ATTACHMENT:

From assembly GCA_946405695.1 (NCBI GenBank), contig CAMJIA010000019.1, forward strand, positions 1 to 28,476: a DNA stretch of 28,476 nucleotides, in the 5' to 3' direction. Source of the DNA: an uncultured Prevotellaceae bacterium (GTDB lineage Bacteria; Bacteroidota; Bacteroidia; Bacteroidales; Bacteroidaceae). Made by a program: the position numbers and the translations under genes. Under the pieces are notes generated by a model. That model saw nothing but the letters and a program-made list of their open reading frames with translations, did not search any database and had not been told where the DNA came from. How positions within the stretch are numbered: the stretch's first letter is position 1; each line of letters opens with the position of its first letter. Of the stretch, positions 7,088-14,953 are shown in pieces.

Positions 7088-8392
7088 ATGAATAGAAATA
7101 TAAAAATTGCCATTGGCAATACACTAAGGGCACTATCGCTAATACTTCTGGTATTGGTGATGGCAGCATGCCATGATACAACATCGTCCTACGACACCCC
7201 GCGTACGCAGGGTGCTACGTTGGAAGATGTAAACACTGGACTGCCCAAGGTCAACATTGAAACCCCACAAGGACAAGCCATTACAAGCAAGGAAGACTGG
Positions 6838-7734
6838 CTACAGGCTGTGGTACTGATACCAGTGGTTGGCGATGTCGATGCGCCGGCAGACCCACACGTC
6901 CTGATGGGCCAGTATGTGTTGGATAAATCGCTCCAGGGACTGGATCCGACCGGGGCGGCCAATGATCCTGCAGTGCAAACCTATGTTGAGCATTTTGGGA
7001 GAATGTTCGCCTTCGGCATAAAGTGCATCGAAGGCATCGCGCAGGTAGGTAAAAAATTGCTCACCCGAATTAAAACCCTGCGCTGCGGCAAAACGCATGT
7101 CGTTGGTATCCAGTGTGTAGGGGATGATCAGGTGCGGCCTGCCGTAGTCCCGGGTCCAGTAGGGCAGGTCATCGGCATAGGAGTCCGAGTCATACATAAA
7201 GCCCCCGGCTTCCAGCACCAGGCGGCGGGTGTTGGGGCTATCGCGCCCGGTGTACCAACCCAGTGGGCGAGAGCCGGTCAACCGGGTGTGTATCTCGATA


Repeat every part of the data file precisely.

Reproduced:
From assembly GCA_946405695.1 (NCBI GenBank), contig CAMJIA010000019.1, forward strand, positions 1 to 28,476: a DNA stretch of 28,476 nucleotides, in the 5' to 3' direction. Source of the DNA: an uncultured Prevotellaceae bacterium (GTDB lineage Bacteria; Bacteroidota; Bacteroidia; Bacteroidales; Bacteroidaceae). Made by a program: the position numbers and the translations under genes. Under the pieces are notes generated by a model. That model saw nothing but the letters and a program-made list of their open reading frames with translations, did not search any database and had not been told where the DNA came from. How positions within the stretch are numbered: the stretch's first letter is position 1; each line of letters opens with the position of its first letter. Of the stretch, positions 7,088-14,953 are shown in pieces.

Positions 7088-8392
7088 ATGAATAGAAATA
7101 TAAAAATTGCCATTGGCAATACACTAAGGGCACTATCGCTAATACTTCTGGTATTGGTGATGGCAGCATGCCATGATACAACATCGTCCTACGACACCCC
7201 GCGTACGCAGGGTGCTACGTTGGAAGATGTAAACACTGGACTGCCCAAGGTCAACATTGAAACCCCACAAGGACAAGCCATTACAAGCAAGGAAGACTGG
Positions 6838-7734
6838 CTACAGGCTGTGGTACTGATACCAGTGGTTGGCGATGTCGATGCGCCGGCAGACCCACACGTC
6901 CTGATGGGCCAGTATGTGTTGGATAAATCGCTCCAGGGACTGGATCCGACCGGGGCGGCCAATGATCCTGCAGTGCAAACCTATGTTGAGCATTTTGGGA
7001 GAATGTTCGCCTTCGGCATAAAGTGCATCGAAGGCATCGCGCAGGTAGGTAAAAAATTGCTCACCCGAATTAAAACCCTGCGCTGCGGCAAAACGCATGT
7101 CGTTGGTATCCAGTGTGTAGGGGATGATCAGGTGCGGCCTGCCGTAGTCCCGGGTCCAGTAGGGCAGGTCATCGGCATAGGAGTCCGAGTCATACATAAA
7201 GCCCCCGGCTTCCAGCACCAGGCGGCGGGTGTTGGGGCTATCGCGCCCGGTGTACCAACCCAGTGGGCGAGAGCCGGTCAACCGGGTGTGTATCTCGATA